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Also this week → AI NPC teammates ⊗ Adventures in narrative time ⊗ Hopeful futures in science and storytelling ⊗ AI Index Report 2023
Over the next few issues, I’m slowly going to be experimenting with what I share, how it’s written and formatted, and how many quotes I include. If you notice that stuff, be sure to hit reply and share your thoughts and opinions when you see something different!
Last week we had an article about how AI is helping historians better understand our past, this week we have a history teacher, Benjamin Breen, who uses ChatGPT to create simulations of medieval situations and uses the results and interactions to teach his students.
The author might have rose tinted glasses when he says that the humanities will have a resurgence because LLMs are “inherently textual.” It is likely just a temporary state and even if it isn’t, it’s easy to imagine that being good at writing prompts will only be a valuable for a short while, as the AIs’ understanding of how different people express themselves will evolve.
That being said, although I believe his “textual” claim is misguided, it might be the case that humanities education makes for a good toolset to create better prompts, critique replies, adjust, and validate that the results are accurate and not hallucinations. I’m undecided, but it’s definitely an intriguing proposition to keep an eye on.
I’m drawing more attention to that humanities aspect of his piece because it might be more broadly relevant to which skillset is useful in using AI, but you should also have a read for his fantastic examples of how he asks for simulations and how he uses this tool to enhance classes and understanding, instead of just worrying about cheating and trying to block it. A growing number of people have been referring to SALAMIs as an endless number of interns. Breen basically asks each each student to create their own teaching assistant, and uses the imperfections of the assistants as features of the teaching. Love it!
I am under no illusions that these simulations are accurate: they are littered with confidently-stated falsehoods and hallucinations. Sometimes, though, hallucinations can be a feature, not a bug. […]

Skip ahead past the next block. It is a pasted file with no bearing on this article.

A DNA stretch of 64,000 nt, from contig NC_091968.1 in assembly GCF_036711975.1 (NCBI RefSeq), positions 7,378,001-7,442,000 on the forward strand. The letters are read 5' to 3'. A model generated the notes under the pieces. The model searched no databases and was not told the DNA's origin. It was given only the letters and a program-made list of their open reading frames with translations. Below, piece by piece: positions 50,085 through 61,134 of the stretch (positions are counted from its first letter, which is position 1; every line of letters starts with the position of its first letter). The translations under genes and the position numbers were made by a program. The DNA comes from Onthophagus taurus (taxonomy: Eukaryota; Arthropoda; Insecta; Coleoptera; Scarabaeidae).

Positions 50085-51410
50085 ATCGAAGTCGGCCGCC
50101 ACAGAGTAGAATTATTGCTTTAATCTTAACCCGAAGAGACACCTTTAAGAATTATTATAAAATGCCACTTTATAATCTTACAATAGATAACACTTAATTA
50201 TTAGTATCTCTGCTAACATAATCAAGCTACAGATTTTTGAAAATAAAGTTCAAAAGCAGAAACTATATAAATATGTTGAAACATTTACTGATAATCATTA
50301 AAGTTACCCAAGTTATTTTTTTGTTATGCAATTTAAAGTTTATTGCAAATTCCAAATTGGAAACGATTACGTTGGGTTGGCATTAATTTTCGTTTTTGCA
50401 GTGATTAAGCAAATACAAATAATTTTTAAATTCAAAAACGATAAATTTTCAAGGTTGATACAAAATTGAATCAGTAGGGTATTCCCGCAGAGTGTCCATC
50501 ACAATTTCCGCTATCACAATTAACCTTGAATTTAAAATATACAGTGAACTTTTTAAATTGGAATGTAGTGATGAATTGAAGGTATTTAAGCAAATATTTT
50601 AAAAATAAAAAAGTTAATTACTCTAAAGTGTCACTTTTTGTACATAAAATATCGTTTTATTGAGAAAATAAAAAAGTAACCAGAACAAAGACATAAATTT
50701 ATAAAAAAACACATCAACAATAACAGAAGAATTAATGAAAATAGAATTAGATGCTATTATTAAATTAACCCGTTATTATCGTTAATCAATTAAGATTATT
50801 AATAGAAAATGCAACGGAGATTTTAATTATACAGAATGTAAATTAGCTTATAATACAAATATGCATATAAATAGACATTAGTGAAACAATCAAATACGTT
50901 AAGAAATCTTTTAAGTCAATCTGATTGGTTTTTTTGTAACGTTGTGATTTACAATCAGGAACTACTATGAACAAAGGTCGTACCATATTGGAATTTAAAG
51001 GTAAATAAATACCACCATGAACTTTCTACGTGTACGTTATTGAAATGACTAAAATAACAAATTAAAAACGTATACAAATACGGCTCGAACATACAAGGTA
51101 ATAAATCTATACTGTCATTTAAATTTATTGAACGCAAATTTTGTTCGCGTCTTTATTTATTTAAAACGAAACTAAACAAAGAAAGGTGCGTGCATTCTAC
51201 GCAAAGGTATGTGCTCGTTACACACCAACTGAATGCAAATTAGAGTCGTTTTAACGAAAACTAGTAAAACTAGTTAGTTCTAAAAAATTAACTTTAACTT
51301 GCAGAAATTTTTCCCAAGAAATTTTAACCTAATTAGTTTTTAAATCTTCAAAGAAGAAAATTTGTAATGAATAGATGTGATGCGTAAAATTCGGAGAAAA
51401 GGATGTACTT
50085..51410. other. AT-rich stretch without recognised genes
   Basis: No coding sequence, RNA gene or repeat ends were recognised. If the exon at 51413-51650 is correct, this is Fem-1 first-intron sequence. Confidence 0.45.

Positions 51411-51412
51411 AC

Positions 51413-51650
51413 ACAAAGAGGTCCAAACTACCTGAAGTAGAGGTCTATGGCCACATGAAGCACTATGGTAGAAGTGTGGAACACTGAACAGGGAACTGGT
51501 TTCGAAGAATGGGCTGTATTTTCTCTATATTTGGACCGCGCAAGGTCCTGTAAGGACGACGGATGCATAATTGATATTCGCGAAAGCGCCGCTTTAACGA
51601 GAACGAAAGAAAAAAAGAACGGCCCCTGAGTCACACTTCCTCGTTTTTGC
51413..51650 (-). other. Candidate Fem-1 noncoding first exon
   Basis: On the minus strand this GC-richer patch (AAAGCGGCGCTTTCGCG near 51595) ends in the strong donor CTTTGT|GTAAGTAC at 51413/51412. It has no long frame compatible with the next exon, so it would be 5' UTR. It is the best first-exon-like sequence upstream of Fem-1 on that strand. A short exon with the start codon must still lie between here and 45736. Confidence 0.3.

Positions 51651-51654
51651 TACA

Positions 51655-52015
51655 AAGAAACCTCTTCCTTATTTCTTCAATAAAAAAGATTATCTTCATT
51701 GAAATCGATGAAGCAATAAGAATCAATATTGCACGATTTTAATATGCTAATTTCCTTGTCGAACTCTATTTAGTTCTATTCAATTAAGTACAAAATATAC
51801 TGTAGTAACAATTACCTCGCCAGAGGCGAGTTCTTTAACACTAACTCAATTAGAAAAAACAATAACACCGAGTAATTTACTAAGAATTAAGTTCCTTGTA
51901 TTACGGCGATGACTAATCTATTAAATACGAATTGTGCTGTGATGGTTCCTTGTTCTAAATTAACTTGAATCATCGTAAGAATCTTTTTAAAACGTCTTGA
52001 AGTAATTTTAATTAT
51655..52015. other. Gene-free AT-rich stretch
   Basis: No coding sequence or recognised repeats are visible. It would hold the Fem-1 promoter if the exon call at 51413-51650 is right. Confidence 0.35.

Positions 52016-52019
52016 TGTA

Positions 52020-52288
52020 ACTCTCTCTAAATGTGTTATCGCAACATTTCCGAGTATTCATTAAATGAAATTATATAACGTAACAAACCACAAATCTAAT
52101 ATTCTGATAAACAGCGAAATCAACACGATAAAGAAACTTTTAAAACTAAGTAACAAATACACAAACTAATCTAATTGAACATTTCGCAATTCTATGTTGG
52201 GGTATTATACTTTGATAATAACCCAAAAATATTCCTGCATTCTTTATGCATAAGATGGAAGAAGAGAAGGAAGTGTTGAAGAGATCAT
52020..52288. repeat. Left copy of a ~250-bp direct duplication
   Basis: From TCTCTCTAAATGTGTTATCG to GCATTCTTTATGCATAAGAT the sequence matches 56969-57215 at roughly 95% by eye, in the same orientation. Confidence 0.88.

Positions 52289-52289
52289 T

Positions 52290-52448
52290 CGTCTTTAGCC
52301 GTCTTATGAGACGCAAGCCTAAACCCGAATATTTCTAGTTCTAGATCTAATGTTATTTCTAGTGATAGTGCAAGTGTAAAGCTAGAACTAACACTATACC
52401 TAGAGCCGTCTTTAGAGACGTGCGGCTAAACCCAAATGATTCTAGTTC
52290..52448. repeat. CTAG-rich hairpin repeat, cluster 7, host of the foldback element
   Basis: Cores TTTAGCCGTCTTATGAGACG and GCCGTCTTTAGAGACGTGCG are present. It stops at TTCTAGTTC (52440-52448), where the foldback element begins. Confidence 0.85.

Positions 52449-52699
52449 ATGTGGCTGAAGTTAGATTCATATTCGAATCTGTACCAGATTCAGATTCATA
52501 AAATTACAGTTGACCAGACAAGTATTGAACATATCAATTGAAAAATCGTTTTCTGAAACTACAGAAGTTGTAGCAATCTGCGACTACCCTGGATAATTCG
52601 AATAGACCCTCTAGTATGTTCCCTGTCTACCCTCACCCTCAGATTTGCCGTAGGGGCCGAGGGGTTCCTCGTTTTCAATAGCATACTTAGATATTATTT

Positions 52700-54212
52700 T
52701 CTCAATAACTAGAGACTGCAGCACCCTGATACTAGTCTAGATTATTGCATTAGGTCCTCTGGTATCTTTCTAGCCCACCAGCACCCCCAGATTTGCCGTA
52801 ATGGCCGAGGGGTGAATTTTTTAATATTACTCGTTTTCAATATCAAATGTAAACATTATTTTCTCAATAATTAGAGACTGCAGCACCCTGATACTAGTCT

Student engagement in the spring quarter, when I began these trials, was unlike anything I’ve seen. The first time I tested the idea out informally (asking students to simulate their home town via an up-ended general purpose simulation prompt) I realized that we had gone 5 minutes past the end of class without anyone noticing! […]
The simulation idea, which I called “History Lens” because it provides a distorted perspective on the past.
I’ve shared a lot of articles about Luddites and will share a lot more I’m sure. Here Dave Karpf effusively reviews Bran Merchant’s Blood in the Machine: The Origins of the Rebellion against Big Tech, and it encapsulates exactly why I’m always coming back to this topic.
“[The] Luddite rebellion was, first and foremost, about labour power. The Luddites were not reflexively anti-technology. They were skilled artisans who had a history of incorporating new technologies into their profession. The specific technology they opposed (the power loom) was poised to wreck their industry and replace them with factories filled with child laborers, who would flood the market with lower-priced, lower-quality goods.”
Ring a bell? People asking the though questions about technology repeatedly get called Luddites, it’s meant as an insult, it should be a compliment and reminder of a great lesson in history. One that ultimately failed but still showed that technology yielded by capitalism with no restraints can lead us astray. Slowing things down doesn’t mean blocking progress, it means insuring more thoughtfulness and fairness.
Even when the word itself is not on our lips, the ethos it embodies, breathed into us from our earliest engagements with technology, always seems to be there: that to oppose technology is to oppose the future, and prosperity; that questioning technology can only point us backward. […]
The Luddites, in other words, were struggling with many of the same questions that we face today. Who should reap the rewards of technological innovations? Whose interests should government represent, promote, and protect? What sort of society do we want to build?